“So I take responsibility for falling for a set-up.”
Pelosi also said the salon owed her an apology, The San Francisco Chronicle reported.
Pelosi’s stylist, Jonathan DeNardo, backed up the speaker’s claim that she was set up by the salon’s owners. In a letter Wednesday night, DeNardo’s legal team said Erica Kious, who owns the salon Pelosi visited, had expressed anger toward Pelosi, accusing her of forcing her to curtail her business due to the pandemic (the letter acknowledges that Pelosi had no hand in San Francisco’s coronavirus shutdown measures).
DeNardo’s lawyer claimed Kious had already been running her salon prior to Pelosi’s visit. DeNardo also claimed he called Kious and said he would not have gone through with the appointment without Kious’ approval.
“The fact that Ms. Kious is now objecting to Speaker Pelosi’s presence at eSalon, and from a simple surface-level review of Ms. Kious’ political leanings, it appears Ms. Kious is furthering a set-up of Speaker Pelosi for her own vain aspirations,” the letter said.
Kious did not immediately respond to an email seeking comment. She did not answer a phone number listed under her name and website, and her voicemail was full.
Fox News first reported Pelosi’s hair appointment, including security footage of the congresswoman without a mask covering her face. A hair stylist wearing a mask follows close behind her. The video was reportedly recorded Monday. San Francisco hair salons and barber shops reopened for business outdoors only on Tuesday.
Earlier on Wednesday, Pelosi spokesman Drew Hammill defended the speaker’s salon visit and said she “complied with the rules as presented to her by this establishment.”
“The Speaker always wears a mask and complies with local COVID requirements,” Hammill said in a statement to POLITICO. “This business offered for the Speaker to come in on Monday and told her they were allowed by the city to have one customer at a time in the business.”
Hammill also told POLITICO that the speaker’s stylist normally comes to her home but was unavailable the day of this appointment. Pelosi contacted the San Francisco salon based on a referral.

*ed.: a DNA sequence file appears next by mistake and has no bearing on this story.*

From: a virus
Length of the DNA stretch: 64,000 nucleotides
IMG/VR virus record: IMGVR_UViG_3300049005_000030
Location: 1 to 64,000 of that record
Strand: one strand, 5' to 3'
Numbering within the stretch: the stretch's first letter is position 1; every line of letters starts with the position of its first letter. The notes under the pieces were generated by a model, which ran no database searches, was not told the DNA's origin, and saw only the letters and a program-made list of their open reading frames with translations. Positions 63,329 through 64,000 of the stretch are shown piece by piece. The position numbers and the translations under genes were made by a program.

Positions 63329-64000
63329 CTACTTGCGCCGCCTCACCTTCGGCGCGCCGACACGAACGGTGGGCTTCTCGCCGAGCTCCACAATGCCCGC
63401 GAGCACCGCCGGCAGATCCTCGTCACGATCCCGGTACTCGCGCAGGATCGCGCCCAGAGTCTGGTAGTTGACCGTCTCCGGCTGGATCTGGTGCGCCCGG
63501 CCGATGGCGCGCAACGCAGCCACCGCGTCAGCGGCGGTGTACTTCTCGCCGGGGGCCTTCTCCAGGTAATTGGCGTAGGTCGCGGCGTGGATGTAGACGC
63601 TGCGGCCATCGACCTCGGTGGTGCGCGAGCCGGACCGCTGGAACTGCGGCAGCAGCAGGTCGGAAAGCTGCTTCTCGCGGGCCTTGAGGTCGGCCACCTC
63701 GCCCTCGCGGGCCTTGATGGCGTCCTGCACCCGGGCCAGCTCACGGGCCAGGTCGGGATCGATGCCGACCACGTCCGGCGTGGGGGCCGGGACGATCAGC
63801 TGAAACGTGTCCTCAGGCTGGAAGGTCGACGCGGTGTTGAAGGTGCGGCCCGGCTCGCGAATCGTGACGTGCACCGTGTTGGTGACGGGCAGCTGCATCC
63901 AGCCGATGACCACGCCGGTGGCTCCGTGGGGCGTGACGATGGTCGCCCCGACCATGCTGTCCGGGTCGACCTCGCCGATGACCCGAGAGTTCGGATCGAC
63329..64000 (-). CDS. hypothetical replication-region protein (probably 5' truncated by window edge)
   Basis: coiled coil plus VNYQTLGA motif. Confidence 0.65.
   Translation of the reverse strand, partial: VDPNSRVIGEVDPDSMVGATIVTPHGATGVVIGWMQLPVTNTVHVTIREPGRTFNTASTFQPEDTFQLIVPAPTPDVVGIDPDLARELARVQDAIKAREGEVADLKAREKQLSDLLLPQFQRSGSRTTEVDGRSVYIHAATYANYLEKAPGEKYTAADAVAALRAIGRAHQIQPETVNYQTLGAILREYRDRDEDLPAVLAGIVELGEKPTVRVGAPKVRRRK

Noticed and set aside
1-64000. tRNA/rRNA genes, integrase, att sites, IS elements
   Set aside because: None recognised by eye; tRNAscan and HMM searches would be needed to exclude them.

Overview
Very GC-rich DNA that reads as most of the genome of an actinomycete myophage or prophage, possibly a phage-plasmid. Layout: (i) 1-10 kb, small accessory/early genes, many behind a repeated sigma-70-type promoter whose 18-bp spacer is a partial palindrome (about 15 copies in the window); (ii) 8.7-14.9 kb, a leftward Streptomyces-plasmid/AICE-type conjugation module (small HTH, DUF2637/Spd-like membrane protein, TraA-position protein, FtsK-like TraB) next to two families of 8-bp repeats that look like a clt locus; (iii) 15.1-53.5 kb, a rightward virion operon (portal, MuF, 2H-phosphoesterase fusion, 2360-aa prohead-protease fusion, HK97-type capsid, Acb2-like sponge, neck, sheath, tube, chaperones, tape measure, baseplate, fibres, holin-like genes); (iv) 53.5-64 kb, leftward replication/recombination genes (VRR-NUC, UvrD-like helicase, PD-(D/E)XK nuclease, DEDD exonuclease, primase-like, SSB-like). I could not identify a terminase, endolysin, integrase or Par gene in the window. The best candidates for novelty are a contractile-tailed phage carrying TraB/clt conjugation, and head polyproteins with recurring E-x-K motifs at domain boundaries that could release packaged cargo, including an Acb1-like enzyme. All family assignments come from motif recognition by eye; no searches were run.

Still, President Donald Trump and his allies used the incident to pile onto Pelosi in a spate of derisive tweets.
“Crazy Nancy Pelosi is being decimated for having a beauty parlor opened, when all others are closed, and for not wearing a Mask — despite constantly lecturing everyone else,” Trump wrote on Twitter. “We will almost certainly take back the House, and send Nancy packing!”
The taunts follow a conservative line of attack against Pelosi as out of touch with the struggles of working Americans. Pelosi was the subject of a Trump attack ad after she participated in a talk show segment displaying a cache of ice cream in the early days of coronavirus quarantine.
“The Beauty Parlor owner must really dislike Crazy Nancy Pelosi. Turning her in, on tape, is a really big deal. She probably treats him like she treats everyone else,” Trump wrote. “And she strongly supported a Kennedy who just lost in, of all places, Massachusetts!”
Meanwhile, Fox News host Sean Hannity derided the speaker in a tweet as “PAMPERED PELOSI,” and White House chief of staff Mark Meadows invoked the salon visit during an interview Wednesday morning on “Fox & Friends.”
Meadows, who is at an impasse with Pelosi in talks for a new round of coronavirus relief, accused her of hypocrisy and said the incident was representative of “typical Washington, D.C.”
“Whether it’s in San Francisco with her going into a salon or in the privacy of a negotiating room, it’s time that she get serious about helping the American people,” he said.